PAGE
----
Code: Realize ~Wintertide Miracles~ Review

After you explore everything a storyline has to offer, what's left? Code: Realize's plot was pretty much standalone on its own, offering a satisfying conclusion for the main character Cardia, an unfortunate woman with poison running through her veins. The first fandisc, ~Future Blessings~, offered more complete epilogues and a few more paths, but essentially exhausted the world of Steel London. With that said, what does Code: Realize ~Wintertide Miracles~ give to the otome fan? Not much, unfortunately.


Wintertide Miracles is the second fandisc for the Code: Realize series, and as such it requires you to play both the main game and the first fandisc in order to glean any enjoyment from it. It’s a bit of an investment, and Wintertide Miracles will be for diehard fans that want even more of their favorite literary-inspired boys.

Like most fandiscs, Wintertide Miracles isn’t quite a sequel or anything of the like. Instead, this is a compilation of various scenarios during and after the events of the first Code: Realize, or stories branching off Finis’s path from the first fandisc, Future Blessings. I’ve spoken at length about Finis’s path and more for our Bouquet of Rainbows reviews, so make sure to give it a read.

The main draw to Wintertide Miracles, as the name implies, are the Christmas scenarios. Since Finis’s path in Future Blessing was not a romantic path, these wintery scenarios allow Cardia to have a romantic ending with the character of your choice, while also… well, having Finis alive. They feel like proper conclusions to each character’s path, without making it feel like Lupin was the only ‘correct’ choice, as it felt in the original Code: Realize.


Despite this, I couldn’t help to feel a little impatient and sometimes bored playing through these Christmas scenarios. While the sentiment is sound, the fact of the manner is we’ve seen most of this before in the previous games. I watched love and romance slowly blossom for each character in their paths in Guardian of Rebirth, saw each character profess their love, and watched five epilogues that gave each main bachelor their own happy ending in Future Blessings. Watching each of the men awkwardly fumble their words and profess their love again is sweet, but deep down I wish the scenarios just weren’t as long as they are, even though they’re pretty short, to begin with.

Wintertide Miracles is not only these scenarios, however. First and foremost, the two new paths from Future Blessings, Finis and Sholmes, each get their own epilogue. For Sholmes, this means a happy ending where he and Cardia can live happily ever after. While I didn’t really enjoy Sholmes’ path, the epilogue is nice and allows a bit more time with the detective, who otherwise doesn’t much time in the spotlight. Finis’s epilogue offers the siblings a bit of closure and acceptance regarding their father and fits in well with the emotional path. They’re both fitting epilogues, and worth a read-through.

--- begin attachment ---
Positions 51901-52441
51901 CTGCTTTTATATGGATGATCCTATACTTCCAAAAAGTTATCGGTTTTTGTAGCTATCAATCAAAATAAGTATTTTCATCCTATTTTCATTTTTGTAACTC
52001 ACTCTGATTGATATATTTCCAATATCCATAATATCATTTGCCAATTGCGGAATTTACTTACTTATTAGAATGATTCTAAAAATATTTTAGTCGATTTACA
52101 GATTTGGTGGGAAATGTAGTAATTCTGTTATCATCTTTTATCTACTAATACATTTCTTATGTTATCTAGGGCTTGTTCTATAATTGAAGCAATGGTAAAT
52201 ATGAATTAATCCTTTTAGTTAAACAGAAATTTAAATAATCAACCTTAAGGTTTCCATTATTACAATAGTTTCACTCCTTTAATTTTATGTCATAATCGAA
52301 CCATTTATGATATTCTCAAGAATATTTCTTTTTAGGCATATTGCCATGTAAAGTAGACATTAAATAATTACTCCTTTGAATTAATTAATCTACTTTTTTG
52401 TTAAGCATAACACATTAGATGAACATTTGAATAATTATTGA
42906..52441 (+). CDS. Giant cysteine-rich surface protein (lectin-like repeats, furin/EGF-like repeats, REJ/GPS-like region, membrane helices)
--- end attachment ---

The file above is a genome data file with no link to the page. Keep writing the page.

Next, we get another mini-story that takes place during the plot of the original game, similar to the mafia storyline from Future Blessings. This storyline stars the singer Cantarella and the mystery surrounding her and her father, Miles. This new add-on story is infinitely more interesting than the mafia story, though it might raise some questions. But, Canterella’s tale wraps itself up pretty nicely and finds an excuse to remove the characters from the over-arching plot, preventing any strange plotholes with the other games.


Finally, we have the Triangle dates. Ironically, these are probably the first things you’ll see in Wintertide Miracles as they’re the first option to pick in the otome, but I wait until last to mention them because… frankly, they’re not all that great. You pick two boys of Lupin’s crew and a short scenario plays out with the both of them. 

It’s just strange. The men are unusually competitive and the tone of the ‘dates’ don’t play off well with the rest of the series. The boys are oddly competitive in the scenes (which I suppose is the point) but I didn’t really enjoy watching them. You do get a nice reward of a bunch of CGs in relatively rapid succession, at least.

But really, Wintertides Miracles is nice, but ultimately feels a little unnecessary. The characters and story are starting to feel a little long in the tooth, and nothing made it more apparent than how impatient I felt playing through most of the stories. Almost every path and scenario I started I just wanted it to be over already. I wouldn’t say anything other than the triangle dates were actually bad, but I just felt fatigued.

Wintertide Miracles just feels like the light fluffy snow on Christmas Day--pretty and charming, but ultimately fleeting and a pain to move through. If you’re really wanting more time with your favorite Code: Realize characters after Bouquet of Rainbows, then Wintertide Miracles might be worth your time. However, don’t expect anything of the same caliber as the previous games.